Running American C7/C9 Christmas lights (110V) directly on a 220V supply

Whew, long time without another post – it’s been a busy time, glad to get back to blogging.
This post is going to explain the basics of using American 110V Christmas lights on a 220V electrical supply, by splitting the light string in half and putting them in series instead of using a dedicated voltage converter.

Last Christmas I was in the U.S. and, as a fan of large bulb C7 Christmas lights, I picked up a nice old set for a grand total of $9.49.
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They looked and worked great in the hotel room, I just needed to modify them to work on a 220V supply that we use in South Africa (and most of the rest of the world). I could have used a voltage converter but this string uses over 100W, a large transformer would be needed ($$$).
A cheap and easy solution is just to split the string in half, and have both sections connected in series; each section would receive 110V.

A regular string of C7 or C9 lights is constructed with all the bulbs in parallel, this is great as if one bulb fails the rest of the set will work uninterrupted:c7circuit

We can modify this circuit to work on a 220V supply fairly easily by splitting it in half as described:
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As long as all the incandescent bulbs are of the same wattage (i.e. each “series-parallel string” is of the same resistance), power will be distributed evenly.
If a bulb blows then the resistance and subsequent current distribution will be unequal, and one side will receive more power than normal – not good for the bulbs.
Best replace the burnt bulb when this happens (or remove one from the other section to balance it out), but, otherwise, it should work fine.
NB: This will only work with a string of incandescent bulbs of identical wattage only, it will NOT work with LED bulbs as they are not resistive loads. Expect bad things to happen with LEDs.

To modify the string to work in this configuration, it’s easiest to split one of the wires in the center and solder an extra cable running from this center to the plug end. See the diagram below for how the final circuit should look:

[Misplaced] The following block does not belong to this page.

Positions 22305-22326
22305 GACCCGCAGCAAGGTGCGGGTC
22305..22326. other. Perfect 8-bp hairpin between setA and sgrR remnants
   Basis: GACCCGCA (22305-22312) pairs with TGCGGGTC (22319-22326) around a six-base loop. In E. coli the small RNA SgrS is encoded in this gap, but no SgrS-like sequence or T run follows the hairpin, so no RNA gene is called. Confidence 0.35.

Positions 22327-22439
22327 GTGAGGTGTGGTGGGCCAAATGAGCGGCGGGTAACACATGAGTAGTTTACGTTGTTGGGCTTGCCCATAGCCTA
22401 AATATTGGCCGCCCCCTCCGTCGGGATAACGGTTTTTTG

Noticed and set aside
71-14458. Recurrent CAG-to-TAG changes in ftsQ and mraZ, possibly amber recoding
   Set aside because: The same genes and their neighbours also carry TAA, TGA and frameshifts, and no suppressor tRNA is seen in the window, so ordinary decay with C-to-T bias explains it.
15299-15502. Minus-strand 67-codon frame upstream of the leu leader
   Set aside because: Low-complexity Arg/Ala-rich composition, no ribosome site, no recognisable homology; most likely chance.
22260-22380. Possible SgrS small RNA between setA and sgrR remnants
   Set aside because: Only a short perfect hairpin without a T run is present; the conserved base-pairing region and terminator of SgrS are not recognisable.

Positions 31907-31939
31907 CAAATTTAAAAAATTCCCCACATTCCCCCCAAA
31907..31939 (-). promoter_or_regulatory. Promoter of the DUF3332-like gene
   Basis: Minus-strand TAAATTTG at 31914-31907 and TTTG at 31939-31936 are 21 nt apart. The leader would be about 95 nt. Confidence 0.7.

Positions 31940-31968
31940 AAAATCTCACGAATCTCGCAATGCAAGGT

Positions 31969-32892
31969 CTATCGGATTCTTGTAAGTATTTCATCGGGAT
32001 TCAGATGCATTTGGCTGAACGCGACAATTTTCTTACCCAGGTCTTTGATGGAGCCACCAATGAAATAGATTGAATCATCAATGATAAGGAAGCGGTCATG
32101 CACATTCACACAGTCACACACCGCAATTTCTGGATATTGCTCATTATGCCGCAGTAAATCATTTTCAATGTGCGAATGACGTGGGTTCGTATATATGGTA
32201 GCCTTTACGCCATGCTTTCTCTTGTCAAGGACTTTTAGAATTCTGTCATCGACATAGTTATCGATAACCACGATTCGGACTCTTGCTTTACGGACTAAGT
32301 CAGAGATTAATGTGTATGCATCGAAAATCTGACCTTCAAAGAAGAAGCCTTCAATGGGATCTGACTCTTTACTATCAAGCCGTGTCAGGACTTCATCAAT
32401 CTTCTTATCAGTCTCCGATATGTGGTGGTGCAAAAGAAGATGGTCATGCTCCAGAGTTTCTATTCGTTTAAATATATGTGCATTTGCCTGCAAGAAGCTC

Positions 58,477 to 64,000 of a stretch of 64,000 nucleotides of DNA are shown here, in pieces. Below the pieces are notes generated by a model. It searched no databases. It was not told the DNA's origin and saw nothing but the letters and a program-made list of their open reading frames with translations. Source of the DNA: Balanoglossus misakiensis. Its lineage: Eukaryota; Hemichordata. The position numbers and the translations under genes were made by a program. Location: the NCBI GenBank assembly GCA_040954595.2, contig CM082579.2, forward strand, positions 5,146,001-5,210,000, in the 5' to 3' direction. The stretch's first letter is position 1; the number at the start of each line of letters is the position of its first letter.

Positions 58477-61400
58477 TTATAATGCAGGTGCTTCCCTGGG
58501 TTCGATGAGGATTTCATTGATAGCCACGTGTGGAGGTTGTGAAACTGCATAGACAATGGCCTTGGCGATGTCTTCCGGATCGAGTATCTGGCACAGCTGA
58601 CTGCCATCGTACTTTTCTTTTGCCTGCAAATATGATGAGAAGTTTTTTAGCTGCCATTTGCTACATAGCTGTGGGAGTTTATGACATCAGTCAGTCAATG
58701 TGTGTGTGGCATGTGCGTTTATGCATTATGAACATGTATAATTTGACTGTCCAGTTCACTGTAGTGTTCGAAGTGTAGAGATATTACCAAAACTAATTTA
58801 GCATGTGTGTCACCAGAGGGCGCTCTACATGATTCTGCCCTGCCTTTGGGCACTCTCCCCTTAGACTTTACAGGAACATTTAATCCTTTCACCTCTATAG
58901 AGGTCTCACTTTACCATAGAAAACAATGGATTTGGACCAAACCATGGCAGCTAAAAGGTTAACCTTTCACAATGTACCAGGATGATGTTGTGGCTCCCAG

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DISCLAIMER: Please only do this if you are familiar with live wiring and soldering. This may not meet code requirements in your area, and I am using this indoors only and wouldn’t recommend outdoor use. I (the Author) won’t be held responsible for any damage to the light set or other items/persons/property. You are doing this at your own risk.

As my string has 25 bulbs, I used 2 sections of 12 bulbs and cut off the 25th bulb to keep everything even. After splitting the one center wire and soldering in our new cable, I insulated it well with rubber sealant and electrical tape. Be careful here, you don’t want to take any risks.
The new wire was then neatly run down the line to the plug.
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And here they are all powered up, looking snazzy!

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These C7/C9 strings have the ability to be chained up (they have a standard US output socket on the end), but don’t use this as it will be drawing current from only one of the sections, putting the string out of balance. Best to just remove it.
Good luck and happy holidays!

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